Take a pot and heat up 1 tbsp of ghee or oil. Add cumin seeds, coriander seeds, and brown mustard seeds. Fry for a minute, and then add onions.
Fry the onions for a while, and add the ginger and garlic paste. Fry until the smell of raw garlic and ginger has gone, and the onions become translucent.
Meanwhile, measure out both red and yellow lentils — or if you’re like me, just eyeball them (pro-tip: if you live in Berlin, you can find these at your local Turkish supermarket, or some chains like Bolu or Eurogida).
When the onions and garlic-ginger mixture are done frying, add in the lentils along with enough water so it covers them. Add water based on how soupy or dry you usually like eating your lentils. I like mine soupy, so I added a lot of water! Leave this mixture to boil until the lentils are soft. While this is happening, you can add in the spices — add in tumeric, coriander powder, chili powder, cumin powder, garam masala, cinnamon, salt, and pepper. Everyone likes their lentils according to their own taste, so be sure to experiment here — if you like it on the spicier side, adjust the spices however you want, and if you like it salty, add more salt to taste (just be sure not to overuse tumeric, because it has a very strong taste if overused).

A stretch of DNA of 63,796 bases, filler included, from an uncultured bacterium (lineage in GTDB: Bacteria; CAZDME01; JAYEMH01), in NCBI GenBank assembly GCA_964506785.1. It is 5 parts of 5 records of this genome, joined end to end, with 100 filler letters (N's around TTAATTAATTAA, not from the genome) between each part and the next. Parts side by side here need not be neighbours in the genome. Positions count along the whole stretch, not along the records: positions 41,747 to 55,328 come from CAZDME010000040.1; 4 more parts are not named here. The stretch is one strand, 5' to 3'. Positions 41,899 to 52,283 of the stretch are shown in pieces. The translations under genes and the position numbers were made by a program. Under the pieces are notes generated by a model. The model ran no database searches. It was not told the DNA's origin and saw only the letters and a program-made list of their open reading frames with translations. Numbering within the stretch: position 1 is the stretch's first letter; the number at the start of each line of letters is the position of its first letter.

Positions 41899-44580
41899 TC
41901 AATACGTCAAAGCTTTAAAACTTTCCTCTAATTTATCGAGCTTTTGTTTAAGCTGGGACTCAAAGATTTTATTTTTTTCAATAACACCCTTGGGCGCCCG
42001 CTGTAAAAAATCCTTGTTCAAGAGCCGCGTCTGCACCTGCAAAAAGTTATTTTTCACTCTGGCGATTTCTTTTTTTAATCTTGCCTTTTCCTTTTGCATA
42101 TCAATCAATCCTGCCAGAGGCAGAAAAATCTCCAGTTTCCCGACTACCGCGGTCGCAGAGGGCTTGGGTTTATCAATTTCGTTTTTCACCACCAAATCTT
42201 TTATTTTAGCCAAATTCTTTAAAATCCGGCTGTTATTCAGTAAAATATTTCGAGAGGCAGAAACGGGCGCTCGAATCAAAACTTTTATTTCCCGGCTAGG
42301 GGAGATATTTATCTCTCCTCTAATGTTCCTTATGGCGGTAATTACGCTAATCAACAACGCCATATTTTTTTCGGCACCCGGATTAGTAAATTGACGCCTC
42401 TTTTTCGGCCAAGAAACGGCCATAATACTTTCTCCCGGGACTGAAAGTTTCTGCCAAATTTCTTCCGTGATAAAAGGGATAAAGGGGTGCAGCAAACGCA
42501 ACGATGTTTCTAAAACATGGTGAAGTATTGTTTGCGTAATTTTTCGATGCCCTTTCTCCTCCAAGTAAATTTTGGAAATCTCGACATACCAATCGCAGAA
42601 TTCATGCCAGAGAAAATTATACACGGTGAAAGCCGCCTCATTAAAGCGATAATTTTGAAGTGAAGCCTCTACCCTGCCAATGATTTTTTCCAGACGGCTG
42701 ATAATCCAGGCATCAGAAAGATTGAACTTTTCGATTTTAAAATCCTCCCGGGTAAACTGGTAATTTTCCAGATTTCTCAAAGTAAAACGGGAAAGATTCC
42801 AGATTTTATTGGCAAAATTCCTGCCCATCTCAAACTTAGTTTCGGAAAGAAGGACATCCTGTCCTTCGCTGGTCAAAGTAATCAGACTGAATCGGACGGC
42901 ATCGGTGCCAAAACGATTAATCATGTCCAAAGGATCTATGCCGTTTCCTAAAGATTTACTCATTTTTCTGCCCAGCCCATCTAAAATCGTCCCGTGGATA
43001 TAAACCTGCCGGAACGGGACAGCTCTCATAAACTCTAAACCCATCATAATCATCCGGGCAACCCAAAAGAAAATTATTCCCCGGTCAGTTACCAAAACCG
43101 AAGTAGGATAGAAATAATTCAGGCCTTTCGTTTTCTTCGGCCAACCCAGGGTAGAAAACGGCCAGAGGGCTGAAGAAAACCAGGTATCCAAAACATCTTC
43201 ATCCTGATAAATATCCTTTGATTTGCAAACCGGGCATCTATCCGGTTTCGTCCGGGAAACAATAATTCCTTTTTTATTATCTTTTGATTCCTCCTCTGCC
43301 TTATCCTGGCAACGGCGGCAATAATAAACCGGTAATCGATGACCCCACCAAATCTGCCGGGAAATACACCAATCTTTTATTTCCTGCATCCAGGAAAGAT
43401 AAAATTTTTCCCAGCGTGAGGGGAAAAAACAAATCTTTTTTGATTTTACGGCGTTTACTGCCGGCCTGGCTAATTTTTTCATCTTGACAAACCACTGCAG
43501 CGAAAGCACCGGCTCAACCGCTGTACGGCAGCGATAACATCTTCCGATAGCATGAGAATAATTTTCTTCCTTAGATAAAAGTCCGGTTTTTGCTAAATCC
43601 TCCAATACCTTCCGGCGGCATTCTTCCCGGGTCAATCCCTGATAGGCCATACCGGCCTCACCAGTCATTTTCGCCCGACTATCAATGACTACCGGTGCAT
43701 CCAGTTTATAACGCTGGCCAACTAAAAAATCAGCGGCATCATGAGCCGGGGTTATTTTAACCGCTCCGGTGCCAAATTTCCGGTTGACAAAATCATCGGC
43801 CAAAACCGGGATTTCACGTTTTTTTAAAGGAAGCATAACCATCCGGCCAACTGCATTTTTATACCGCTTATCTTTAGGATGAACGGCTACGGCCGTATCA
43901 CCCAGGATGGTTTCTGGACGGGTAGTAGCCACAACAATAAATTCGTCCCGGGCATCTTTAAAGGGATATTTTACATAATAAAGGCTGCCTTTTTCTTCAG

While the lentils cook, chop up some fresh coriander, garlic, and onions.
Heat up oil in a frying pan, and add the garlic and onions. Fry until brown or charred. This is called a tarka — the process of adding spices or fresh onion and garlic to very hot oil, to bring out an intense aroma and flavour and add it to your dish (note: you can skip this step, should you be satisfied with your daal the way it is. But don’t skimp on the fresh coriander!).
Garnish the daal with fresh coriander and the fried garlic and onions. Serve while hot.
1 part instant dosa mix (I used this one by MTR)
1 part water
1/4 part sour curd/yogurt
oil, for frying
Measure out one part of the instant dosa mix, and add 1 equal part water. Add in 1/4 parts sour curd (I used yogurt instead).
Mix in a bowl using a whisk.
Heat up some oil in a frying pan and scoop up the batter, spreading it thinly and evenly in a circular motion using the back of a spoon. Dosa is supposed to be paper thin, but it’s hard to perfect this on the first try! Here’s a YouTube video showing the process of making it, and what the final result is supposed to look like. Mine ended up being a bit thicker on the first try, but I’ve gotten better since then.
Fry until brown on one side, and then flip. Repeat this process until you have a nice, crispy, brown dosa (see the picture of the meal for reference). Serve hot and eat with the daal.
Want to make this dish pop? You can add any of these things…
Mint yogurt (mint raita mix and fresh mint mixed into any yogurt)
Cumin raita (cumin powder and toasted cumin seeds mixed into any yogurt)
A squeeze of fresh lemon juice
Stay tuned for more cooking adventures to come, in the next series of Quarantine Kitchen!